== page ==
Sep 22, 2011

Making labels

Lots of my crafty friends ask me how I make the labels that I put on everything I make. It's actually pretty easy to make them yourself. So since I'm making more labels to continue making all of my stock for the Craft Carnival, I thought I'd show you how I do it.

I have a file already set up where I can print 36 labels on one sheet. I set it up in photoshop to make the labels about 1" x 2". My labels are just my company logo and my website address underneath it. This way if you lose the business card I include in most orders, you can see the site on your actual items.

I use pritable fabric to make the labels. This is the brand I use, you can find it at JoAnn's. I usually get it with a coupon, so I think it comes out to about $3-4 for a pack of 6 sheets (which comes out to like 1 cent per label). There are different types of fabric you can choose from, but I like to get the cotton poplin. Since I work with mostly cotton, I like that it's the same as what the rest of the material is. And the poplin isn't thick, so it doesn't create bulk where the label is sewn on.

Next all you have to do is put it in your printer and print. You don't have to change it to be the mirror image (like you do with iron on transfers). I don't even change the paper settings. The one thing you have to pay attention to, is to make sure you are printing on the fabric side of the sheet. There is one side of the sheet that is paper and the other side it fabric, so just make sure you are printing on the fabric side.

Now that they're printed, you can peel them off of the backing paper. (If you have a different brand, just follow the manufacturer's instructions). At this point my instructions have me rinse the fabric under water until it runs clear. This is just to get the extra ink off of the surface. I never have to rinse for too long. Then you have to dry the fabric sheet. I start my drying by placing the sheet between some towels, and then finish off the drying with an iron--cause I'm impatient like that.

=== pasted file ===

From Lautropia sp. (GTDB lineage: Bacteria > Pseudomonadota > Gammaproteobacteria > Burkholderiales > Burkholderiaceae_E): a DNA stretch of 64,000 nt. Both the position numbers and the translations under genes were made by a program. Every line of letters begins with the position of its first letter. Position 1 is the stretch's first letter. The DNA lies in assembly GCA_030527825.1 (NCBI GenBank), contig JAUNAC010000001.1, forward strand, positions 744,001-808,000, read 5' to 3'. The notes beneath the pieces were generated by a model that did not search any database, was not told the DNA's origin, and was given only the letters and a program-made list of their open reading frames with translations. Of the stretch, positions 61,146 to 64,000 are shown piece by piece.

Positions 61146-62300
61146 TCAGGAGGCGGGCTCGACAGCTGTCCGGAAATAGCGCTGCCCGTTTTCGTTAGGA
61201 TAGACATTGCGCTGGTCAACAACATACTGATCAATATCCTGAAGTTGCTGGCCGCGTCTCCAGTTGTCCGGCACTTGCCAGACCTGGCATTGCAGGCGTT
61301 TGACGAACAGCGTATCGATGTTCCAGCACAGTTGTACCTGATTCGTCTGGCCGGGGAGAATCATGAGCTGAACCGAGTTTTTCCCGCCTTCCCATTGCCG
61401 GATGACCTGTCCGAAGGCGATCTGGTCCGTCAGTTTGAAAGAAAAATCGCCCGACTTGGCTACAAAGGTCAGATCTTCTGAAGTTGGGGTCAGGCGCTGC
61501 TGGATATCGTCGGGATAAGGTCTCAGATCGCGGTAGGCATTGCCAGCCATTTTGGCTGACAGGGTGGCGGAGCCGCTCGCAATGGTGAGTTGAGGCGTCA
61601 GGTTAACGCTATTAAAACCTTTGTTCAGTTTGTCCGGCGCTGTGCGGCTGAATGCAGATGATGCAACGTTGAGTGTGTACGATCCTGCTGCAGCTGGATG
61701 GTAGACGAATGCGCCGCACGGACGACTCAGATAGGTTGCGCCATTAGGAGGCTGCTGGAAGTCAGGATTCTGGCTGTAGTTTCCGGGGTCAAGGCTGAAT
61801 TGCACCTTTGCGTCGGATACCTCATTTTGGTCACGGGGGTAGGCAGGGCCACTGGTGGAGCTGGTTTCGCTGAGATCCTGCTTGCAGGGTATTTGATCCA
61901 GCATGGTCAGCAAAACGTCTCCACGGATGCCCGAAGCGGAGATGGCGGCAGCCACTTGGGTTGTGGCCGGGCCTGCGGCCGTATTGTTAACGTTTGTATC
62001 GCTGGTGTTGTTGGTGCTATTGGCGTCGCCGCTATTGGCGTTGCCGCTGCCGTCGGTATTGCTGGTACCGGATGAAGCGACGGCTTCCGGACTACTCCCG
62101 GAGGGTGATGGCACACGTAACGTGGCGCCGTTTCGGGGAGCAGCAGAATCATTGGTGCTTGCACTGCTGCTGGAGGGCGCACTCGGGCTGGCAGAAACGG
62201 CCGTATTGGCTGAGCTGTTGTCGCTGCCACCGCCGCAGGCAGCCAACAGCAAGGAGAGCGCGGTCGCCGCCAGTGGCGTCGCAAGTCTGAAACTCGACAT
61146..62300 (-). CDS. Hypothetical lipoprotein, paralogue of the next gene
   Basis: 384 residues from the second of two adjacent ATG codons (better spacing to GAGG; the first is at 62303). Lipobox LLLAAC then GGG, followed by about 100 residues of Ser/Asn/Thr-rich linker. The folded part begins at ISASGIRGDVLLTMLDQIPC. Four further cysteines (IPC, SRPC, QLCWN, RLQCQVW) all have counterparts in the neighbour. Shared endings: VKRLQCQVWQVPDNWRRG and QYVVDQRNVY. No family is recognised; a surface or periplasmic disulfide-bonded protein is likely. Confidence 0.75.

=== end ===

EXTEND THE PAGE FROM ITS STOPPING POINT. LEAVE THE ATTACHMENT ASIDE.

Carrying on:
After your label sheet is all dry you can start cutting them out. I like to use a ruler and rotary cutter, cause it makes it so easy to get the whole sheet cut out pretty fast. 

Now here's one of my secrets. Since the fabric is woven and will start to fray, I seal all of the edges with fray check. The fray check keeps the fraying at a minimum and dries clear, so you can't even tell it's there. This is the most time consuming part of the process, since you have to fray check all four sides of the label. But just sit back and watch some TV and you'll be done in no time. When I'm done applying the fray check, I also lay the labels out flat to dry. If you stack them all up when the fray check is still wet, the edges will dry together, and then you have to pull them apart. It won't take too long for the fray check to dry on these.

When you're all done, you'll have a little stack of your own labels ready to be sewn into everything you make. It really gives your handmade items a little polish to have your labels sewn into them. And making them yourself is way less expensive than having those custom labels printed.

I hope this helps all you crafty business people out there. And even if you are just making a gift, having your name in there lets the person know that you're the one that made it. I think it's a great little touch to include one on everything you make. Do you put labels in the things that you make?


  1. THAT was super useful! So well explained, too. I've always wondered how it was done - thanks!

  2. So glad you liked it. After many years of trial and error these labels seem to work best for me (at least until I discover something else!)